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Citric acid

Citric acid is a weak organic acid found in citrus fruits. It is a good natural preservative and is also used to add an acidic (sour) taste to foods and soft drinks. In biochemistry, it is important as an intermediate in the citric acid cycle and therefore occurs in virtually all living things. It also serves as an environmentally friendly cleaning agent and acts as an antioxidant.

Pure citric acid is a white crystalline powder. Its chemical formula is C6H8O7 and the structure is

              O   OH
      O     H   C   H     O   
       \\   |   |   |    //
        C - C - C - C - C 
       /    |   |   |    \
      OH    H   OH  H     OH

This structure is reflected in the official name 2-Hydroxy-1,2,3-Propanetricarboxylic acid.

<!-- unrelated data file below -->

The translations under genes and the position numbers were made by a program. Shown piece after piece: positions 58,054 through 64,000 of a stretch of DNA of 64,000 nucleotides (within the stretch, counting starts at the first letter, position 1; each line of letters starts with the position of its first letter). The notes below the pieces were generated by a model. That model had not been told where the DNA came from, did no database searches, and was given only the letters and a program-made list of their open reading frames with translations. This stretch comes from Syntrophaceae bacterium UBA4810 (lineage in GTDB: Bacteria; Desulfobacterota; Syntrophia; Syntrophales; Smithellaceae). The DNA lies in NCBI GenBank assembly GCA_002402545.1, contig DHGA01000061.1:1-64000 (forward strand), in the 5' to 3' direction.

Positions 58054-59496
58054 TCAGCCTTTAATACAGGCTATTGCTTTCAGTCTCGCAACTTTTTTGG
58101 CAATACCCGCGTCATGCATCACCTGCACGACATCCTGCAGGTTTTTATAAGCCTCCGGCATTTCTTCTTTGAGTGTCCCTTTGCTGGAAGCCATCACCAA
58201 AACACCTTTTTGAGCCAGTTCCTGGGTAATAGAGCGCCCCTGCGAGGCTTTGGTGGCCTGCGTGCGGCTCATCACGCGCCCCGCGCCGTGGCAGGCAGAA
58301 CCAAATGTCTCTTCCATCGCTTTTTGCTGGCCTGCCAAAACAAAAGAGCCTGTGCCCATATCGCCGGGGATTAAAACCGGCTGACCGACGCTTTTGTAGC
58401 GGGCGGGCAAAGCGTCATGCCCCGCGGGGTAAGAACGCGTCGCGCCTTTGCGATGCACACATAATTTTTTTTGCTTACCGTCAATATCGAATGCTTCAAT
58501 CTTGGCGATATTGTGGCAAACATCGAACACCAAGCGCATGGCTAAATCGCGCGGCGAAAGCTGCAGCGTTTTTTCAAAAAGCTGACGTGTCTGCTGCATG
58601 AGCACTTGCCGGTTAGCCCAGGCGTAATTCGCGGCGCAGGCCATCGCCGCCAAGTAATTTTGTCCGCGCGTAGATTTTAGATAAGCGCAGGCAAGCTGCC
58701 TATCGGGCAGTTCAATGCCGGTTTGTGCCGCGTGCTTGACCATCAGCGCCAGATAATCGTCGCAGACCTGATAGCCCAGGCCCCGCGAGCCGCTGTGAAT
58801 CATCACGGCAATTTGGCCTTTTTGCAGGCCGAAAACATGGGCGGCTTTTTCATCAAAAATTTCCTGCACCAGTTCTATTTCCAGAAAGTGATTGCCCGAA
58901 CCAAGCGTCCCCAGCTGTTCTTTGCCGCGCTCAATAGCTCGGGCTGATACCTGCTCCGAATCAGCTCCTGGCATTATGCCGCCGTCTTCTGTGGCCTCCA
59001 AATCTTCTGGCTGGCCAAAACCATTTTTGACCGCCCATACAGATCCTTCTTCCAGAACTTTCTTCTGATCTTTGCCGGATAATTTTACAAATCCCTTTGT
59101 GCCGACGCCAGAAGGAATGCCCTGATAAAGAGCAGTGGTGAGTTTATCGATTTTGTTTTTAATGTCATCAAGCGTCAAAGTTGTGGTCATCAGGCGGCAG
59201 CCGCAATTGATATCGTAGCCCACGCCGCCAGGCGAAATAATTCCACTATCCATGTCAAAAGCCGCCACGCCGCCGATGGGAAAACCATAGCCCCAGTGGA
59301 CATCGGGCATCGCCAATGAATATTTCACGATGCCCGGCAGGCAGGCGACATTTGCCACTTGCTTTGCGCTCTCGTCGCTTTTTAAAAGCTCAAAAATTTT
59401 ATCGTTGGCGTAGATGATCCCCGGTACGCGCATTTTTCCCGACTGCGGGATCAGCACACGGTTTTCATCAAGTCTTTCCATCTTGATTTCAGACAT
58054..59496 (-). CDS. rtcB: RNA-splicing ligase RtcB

The acidity of citric acid results from the three carboxy groups COOH which can lose a proton in solution. If this happens, the resulting ion is the citrate ion. Salts of citric acid containing this ion are called citrates. An important one is calcium citrate[?] or "sour salt", which is commonly used in the preservation and flavoring of food.

Citric acid was first isolated by Carl Wilhelm Scheele in 1784 from lemon juice. Nowadays, it is produced by fermentation of sugar solution by the fungus Aspergillus niger[?].

The CAS number of pure citric acid is 77-92-9.

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